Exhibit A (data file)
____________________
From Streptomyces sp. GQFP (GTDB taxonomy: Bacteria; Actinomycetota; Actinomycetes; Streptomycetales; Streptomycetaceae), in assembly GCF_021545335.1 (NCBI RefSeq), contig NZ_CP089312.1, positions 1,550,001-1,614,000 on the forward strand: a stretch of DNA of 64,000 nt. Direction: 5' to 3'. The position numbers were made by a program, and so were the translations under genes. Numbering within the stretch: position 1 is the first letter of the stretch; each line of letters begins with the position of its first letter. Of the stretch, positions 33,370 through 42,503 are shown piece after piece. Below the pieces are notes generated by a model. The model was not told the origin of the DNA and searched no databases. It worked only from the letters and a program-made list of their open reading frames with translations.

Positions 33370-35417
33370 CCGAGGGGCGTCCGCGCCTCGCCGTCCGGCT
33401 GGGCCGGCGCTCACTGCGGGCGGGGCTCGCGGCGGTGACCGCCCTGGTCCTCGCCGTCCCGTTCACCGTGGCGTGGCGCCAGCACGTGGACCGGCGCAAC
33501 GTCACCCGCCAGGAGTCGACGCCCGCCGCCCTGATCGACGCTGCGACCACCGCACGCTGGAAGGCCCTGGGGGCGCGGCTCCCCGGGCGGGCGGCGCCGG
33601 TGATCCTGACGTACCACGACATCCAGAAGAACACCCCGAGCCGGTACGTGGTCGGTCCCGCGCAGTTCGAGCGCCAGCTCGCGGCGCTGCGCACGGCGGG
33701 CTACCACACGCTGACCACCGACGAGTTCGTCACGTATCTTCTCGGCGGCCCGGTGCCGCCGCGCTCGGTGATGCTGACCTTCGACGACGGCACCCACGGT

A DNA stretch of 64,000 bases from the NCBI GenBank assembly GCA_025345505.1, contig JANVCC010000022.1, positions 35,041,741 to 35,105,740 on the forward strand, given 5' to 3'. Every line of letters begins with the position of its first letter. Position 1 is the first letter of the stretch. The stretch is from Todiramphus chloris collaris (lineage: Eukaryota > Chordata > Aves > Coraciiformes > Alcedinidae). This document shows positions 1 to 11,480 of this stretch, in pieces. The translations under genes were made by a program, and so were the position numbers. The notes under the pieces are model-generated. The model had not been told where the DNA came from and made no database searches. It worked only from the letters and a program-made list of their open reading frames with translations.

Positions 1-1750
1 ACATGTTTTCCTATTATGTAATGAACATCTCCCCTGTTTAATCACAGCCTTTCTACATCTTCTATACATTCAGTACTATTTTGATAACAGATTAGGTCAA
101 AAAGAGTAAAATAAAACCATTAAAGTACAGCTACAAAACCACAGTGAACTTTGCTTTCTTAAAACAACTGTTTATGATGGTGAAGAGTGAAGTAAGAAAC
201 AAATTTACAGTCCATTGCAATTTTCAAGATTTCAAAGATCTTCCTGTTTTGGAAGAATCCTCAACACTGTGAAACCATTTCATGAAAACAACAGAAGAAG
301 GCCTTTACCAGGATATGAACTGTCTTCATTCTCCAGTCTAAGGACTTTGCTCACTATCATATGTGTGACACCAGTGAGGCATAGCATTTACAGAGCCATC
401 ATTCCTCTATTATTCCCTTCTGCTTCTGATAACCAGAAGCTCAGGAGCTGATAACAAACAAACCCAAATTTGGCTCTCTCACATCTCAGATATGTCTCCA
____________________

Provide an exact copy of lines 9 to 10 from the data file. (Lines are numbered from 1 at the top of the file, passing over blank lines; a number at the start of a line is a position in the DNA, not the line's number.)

Positions 1-1750
1 ACATGTTTTCCTATTATGTAATGAACATCTCCCCTGTTTAATCACAGCCTTTCTACATCTTCTATACATTCAGTACTATTTTGATAACAGATTAGGTCAA